During the 2019 shareholder season, Justin Danhof, general counsel for the National Center for Public Policy Research, tabled a shareholder proposal at Amazon’s annual meeting. “Diversity in board composition is best achieved though highly qualified candidates with a wide range of skills, experience, beliefs, and board independence from management,” it read. Uncontroversial, one might think, but Danhof was booed and heckled throughout his presentation. Afterward, a representative for Arjuna Capital (which “works with high net-worth individuals,” its website says) told Danhof that he was simply trying “to protect white males.” A representative of the Nathan Cummings Foundation (with $424 million of cash and investments, on its most recent balance sheet) made clear that Danhof was unwelcome and should hasten, lest he be late for his next Klan meeting or book burning.Read More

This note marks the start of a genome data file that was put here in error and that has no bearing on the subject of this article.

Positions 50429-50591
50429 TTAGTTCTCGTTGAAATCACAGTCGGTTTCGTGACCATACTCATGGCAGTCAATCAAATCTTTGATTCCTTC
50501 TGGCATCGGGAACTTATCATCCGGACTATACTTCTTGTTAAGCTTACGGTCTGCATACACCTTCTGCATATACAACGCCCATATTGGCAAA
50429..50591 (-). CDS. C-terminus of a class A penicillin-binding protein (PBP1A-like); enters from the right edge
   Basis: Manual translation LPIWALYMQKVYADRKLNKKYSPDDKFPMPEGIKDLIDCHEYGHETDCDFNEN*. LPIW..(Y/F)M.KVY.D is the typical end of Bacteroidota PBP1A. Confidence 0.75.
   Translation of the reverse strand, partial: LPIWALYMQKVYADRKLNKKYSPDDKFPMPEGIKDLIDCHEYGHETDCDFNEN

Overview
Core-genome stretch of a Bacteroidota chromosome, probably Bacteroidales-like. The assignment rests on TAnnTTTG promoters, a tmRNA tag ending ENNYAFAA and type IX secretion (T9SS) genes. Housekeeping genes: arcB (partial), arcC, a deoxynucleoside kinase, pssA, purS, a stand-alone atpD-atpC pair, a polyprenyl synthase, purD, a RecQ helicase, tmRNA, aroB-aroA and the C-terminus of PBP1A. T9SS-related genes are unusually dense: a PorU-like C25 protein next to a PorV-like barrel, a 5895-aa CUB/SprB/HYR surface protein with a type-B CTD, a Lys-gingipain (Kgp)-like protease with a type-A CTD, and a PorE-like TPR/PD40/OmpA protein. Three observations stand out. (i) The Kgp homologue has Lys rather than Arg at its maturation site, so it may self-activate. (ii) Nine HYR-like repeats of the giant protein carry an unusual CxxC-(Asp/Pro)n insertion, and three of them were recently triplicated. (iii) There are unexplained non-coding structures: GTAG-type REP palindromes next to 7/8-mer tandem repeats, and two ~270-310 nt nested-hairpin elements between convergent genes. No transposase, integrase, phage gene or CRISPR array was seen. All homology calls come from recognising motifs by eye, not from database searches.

George Orwell published Animal Farm in August 1945, in the closing weeks of the Pacific War. Even then, most naïve supporters of the wartime Soviet-British-American alliance were no longer in denial about the contours of Moscow’s impending postwar communist aggression.
The short, allegorical novel’s human-like farm animals replay the transition of supposedly 1917 revolutionary Bolsheviks into cynical 1930s Stalinists. Thereby, they remind us that leftist totalitarianism inevitably becomes far worse than the supposed parasitical capitalists they once toppled.Read More
Activist members of the student government at Cornell University are waging an ideological war against fellow Cornell Student Assembly members who recently voted against disarming campus police.
From launching recall petitions and rallying against their fellow representatives in November, to earlier this month ousting some of them from subcommittees or the entire assembly, these activist student government members say they are motivated to set right what a “white-cis-het” group of their peers did in voting down the disarmament resolution.Read More
There was once a tradition of Democratic liberalism. But that wing of the Democratic Party no longer exists and died sometime in the 1990s. Old-style liberalism has been absorbed by Progressivism at best and unapologetic socialism at worst—in a journey on the supposedly predetermined arc of history that bends toward 1984.Read More